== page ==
In Canada, it’s legal to charge interest rates as high as 60% annually. But as noted in the above example, the actual annual percentage rate ends up being significantly more. So how on earth can they get away with three-digit interest rates? 


In 2007 the Federal Government approved bill C-26 which amended the criminal code exempting payday lenders from the 60% annualized interest rate cap.


The Federal Government granted the provinces the authority to license and regulate payday lenders themselves. In most provinces, payday lenders no longer fall under Federal Law, but the laws and regulations set by the provinces in which they operate. 


In order to operate under the purview of provincial legislation, rather than federal,  they have to meet some pretty specific criteria:


  1. Maximum loan term of 62 days or less 
  2. Maximum loan principal of $1,500 or less 
  3. The 60% interest rate cap is only exempt in provinces that have chosen to enact their own laws and regulations 


The Canadian Territories do not currently legislate payday lenders, so in areas like The Northwest Territories, Nunavut and The Yukon, payday lenders are still subject to federal law and must abide by the 60% rule. 


Quebec has the strictest regulation, prohibiting payday lenders from charging an annualized interest rate over 35%. 


There you have it. If your province says to Ottawa, “Thanks for your help, but we’ll take it from here. We’re going to call the shots with our own rules, you can go home now,” then payday lenders can totally get away with these insane 300-700% + interest rates and it’s 100% legal.


How to Pay Off Your Payday Loans

If you have a payday loan, it’s probably because you had very limited credit options. Having said that, it’s definitely in your best interest to see if you qualify for a personal installment loan, also known as a consolidation loan, to pay off your payday loans and any other high-interest debt you're carrying. 


If your own bank said no, you may want to consider an alternative, private, or subprime lender. Their rates will of course be higher than your bank, but much lower than your payday loan. The term will be longer which means your fixed monthly payment will be far more realistic.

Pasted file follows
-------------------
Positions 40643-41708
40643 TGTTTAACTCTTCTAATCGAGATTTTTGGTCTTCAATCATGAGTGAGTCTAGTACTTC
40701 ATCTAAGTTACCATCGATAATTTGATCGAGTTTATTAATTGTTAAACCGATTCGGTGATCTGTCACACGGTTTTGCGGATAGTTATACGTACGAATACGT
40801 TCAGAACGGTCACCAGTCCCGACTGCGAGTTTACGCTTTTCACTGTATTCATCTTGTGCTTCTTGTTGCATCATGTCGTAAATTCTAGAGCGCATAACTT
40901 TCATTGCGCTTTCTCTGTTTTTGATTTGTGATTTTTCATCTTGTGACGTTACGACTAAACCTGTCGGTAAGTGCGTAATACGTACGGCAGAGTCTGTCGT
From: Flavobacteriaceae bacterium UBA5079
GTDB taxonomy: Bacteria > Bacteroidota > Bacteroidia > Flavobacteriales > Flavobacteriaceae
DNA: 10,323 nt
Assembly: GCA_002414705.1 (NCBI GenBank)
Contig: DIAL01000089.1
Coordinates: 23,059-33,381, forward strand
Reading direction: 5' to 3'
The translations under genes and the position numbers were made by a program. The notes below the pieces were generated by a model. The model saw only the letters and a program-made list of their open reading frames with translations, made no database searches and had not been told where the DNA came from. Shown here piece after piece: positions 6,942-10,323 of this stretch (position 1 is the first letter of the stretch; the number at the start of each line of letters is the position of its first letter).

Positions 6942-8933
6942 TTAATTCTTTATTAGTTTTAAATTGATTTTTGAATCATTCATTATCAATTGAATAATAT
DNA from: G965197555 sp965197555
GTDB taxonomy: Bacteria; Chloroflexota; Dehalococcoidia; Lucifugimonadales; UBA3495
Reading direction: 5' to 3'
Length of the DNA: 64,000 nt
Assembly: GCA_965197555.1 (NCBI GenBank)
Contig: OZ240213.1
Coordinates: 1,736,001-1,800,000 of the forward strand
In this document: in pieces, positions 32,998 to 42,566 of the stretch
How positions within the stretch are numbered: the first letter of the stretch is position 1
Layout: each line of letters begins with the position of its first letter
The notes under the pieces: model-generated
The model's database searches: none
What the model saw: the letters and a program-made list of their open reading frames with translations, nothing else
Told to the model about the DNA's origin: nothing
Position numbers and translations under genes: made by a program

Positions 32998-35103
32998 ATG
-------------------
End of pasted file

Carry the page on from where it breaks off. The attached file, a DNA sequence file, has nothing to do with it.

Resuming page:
Instead of borrowing $500 now and then having to pay the full $500 (plus fees and interest) back in two weeks out of your next paycheck, your installment loan would put you on a repayment term of up to 5 years. The size of your monthly payment will depend on your budget, how much you had to borrow, and the length of your term. 


I never like to suggest a subprime lender, but in some cases, they really do serve a need largely neglected by the traditional banking system. So if you are unable to pay off your payday loan within 14 days and your bank won’t help you, this is the next available option to avoid incurring outrageous interest and fees or being sent to collections if you default. 


If you are unable to obtain an alternative loan, and you still cannot pay back your payday loan, the next best option is to sell some personal items and slash your budget. Take a look around your home for things in good condition that you can live without. If you need cash now there are several ways to convert your clutter into cash. Post them on the Facebook Marketplace or have a garage sale. It might hurt to be in this position, but making this small sacrifice now will pay you back in dividends by getting out of this debt trap and regaining control of your finances. 


You should also call all your other creditors to see if you qualify for a deferment on your car or credit card, for example. Many lenders have payment relief options available for borrowers experiencing financial hardship. 


At the same time, also look into canceling or downgrading your monthly services. Cancel all subscriptions like Netflix, Disney, Spotify. Downgrade your tv package or put it on freeze. Some cable providers will let you freeze your account for a month or two so you don’t have to cancel then pay to reconnect. Contacting your creditors and service providers could free up enough cash in your budget this month to help you get out from under that payday loan. It might hurt, but sometimes you have to rip that bandaid off so you can heal. 


Of course, for some people, the repeated use of payday loans is really the symptom of a much bigger problem. If you have exhausted every option available to you and cannot get out from under your payday loans, and likely your other debt too, it’s time to consider credit counseling or a debt relief program. While there are pros and cons to this approach, it is the next step in paying down your debt and regaining control of your life without a consumer proposal or declaring bankruptcy.